OUR OPINION: Ease rules on owning pharmaciesIn modern America, where the benefits of competition are so obvious and the drawbacks of monopoly power are so clear, protectionist policies have become harder and harder to justify.
By: Tom Dennis for the Herald, Grand Forks Herald
When it comes to earning a living, North Dakota pharmacists already have a big advantage: Their license, which gives them the legal monopoly to practice their profession.
They share that advantage with pharmacists in all 50 states.
But now it’s time for the Legislature to remove the additional protection that North Dakota pharmacists and only North Dakota pharmacists enjoy: The protection against tough competition from discount stores.
The North Dakota House soon will consider House Bill 1434, which deletes the requirement that pharmacies must be majority-owned by North Dakota-licensed pharmacists.
In effect, the law means few shoppers in North Dakota Wal-Mart and Target stores find pharmacies there, nor are chain pharmacies as common in North Dakota as in other states.
Who benefits from this law? The question answers itself. If consumers truly benefitted, they’d freely choose the pharmacies majority-owned by North Dakota pharmacists.
But the law is designed to pressure consumers to use those pharmacies in order to discourage customers from going elsewhere. Not only does this rob consumers of a basic freedom of choice, but also it insulates the state’s pharmacies from the bracing effect of competition.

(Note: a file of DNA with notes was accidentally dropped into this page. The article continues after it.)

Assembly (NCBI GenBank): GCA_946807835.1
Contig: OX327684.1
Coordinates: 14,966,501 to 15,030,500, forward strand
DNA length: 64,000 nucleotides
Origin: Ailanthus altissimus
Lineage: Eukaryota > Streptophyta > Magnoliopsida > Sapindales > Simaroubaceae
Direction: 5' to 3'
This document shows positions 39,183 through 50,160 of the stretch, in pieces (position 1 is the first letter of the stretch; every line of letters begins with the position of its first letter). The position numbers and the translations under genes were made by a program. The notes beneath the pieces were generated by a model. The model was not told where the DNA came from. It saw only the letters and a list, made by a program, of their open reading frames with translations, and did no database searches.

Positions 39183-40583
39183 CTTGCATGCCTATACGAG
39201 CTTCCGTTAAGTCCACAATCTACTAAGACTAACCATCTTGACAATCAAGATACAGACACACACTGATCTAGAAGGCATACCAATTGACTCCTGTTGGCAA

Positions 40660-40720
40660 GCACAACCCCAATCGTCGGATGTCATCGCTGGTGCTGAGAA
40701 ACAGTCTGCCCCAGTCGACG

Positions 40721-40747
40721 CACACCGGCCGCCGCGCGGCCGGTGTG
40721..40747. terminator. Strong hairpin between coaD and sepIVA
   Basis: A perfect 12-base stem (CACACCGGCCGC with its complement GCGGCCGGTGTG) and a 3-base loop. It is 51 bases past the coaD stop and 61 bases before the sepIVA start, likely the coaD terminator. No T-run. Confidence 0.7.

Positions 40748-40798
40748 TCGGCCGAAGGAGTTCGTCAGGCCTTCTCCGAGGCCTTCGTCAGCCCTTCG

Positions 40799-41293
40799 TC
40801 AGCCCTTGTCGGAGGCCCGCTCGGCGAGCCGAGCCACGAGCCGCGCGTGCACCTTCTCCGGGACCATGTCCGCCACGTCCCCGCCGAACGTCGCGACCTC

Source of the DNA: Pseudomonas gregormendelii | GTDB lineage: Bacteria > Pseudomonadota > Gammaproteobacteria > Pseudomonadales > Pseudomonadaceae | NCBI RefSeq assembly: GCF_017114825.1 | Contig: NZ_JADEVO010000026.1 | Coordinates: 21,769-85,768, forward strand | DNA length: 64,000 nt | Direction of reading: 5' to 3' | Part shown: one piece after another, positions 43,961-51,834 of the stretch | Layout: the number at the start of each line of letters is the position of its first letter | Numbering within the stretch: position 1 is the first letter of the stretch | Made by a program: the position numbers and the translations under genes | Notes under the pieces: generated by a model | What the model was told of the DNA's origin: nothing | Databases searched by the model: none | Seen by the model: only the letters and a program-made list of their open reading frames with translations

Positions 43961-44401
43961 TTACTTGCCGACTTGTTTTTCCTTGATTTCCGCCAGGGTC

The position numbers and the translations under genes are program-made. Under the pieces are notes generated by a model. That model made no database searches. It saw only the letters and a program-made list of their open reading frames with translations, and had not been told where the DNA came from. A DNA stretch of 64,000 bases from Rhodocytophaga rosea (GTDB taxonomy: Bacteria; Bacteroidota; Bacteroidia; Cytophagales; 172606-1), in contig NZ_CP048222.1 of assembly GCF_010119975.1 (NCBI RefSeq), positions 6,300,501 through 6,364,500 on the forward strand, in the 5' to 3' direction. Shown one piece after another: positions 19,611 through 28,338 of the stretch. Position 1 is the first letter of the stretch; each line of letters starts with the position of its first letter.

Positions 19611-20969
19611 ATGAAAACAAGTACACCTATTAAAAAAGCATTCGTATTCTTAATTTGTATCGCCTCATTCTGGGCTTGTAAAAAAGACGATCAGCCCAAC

And competition, as North Dakota lawmakers know, is the fundamental force that drives businesses around the world to improve.
That’s why in modern America, where the benefits of competition are so obvious and the drawbacks of monopoly power are so clear, protectionist policies have become harder and harder to justify.
So, those policies have been dropped in state after state. Today, grocers, hardware store owners, gas station owners — and, in the other 49 states, pharmacists — have coped with this competition, resulting in better customer service and greater satisfaction across the board.
North Dakotans who need prescription drugs deserve those same clear benefits from improved customer choice.
The gas-station example fits especially well. In 2005, the North Dakota Petroleum Marketers Association sought a state law that would have barred discount stores from selling gasoline below cost. The bill was an effort to protect corner gas stations and convenience stores from competition.
But the bill failed in the North Dakota House. In other words (and as mentioned before in this space), state lawmakers weren’t willing to insulate convenience stores in that way, even though those stores are vital community institutions in North Dakota’s small towns.
Discount stores themselves aren’t immune from these forces. Amazon.com and other e-retailers now are huge competitors. But the “big box” stores must respond by improving their business models, not lobbying for an e-commerce ban. And North Dakota pharmacists likely would agree.
America is better off when its businesses attract customers via persuasion rather than protectionism. The House should pass HB1434 and let consumer choice drive the evolution of pharmacies.
— Tom Dennis for the Herald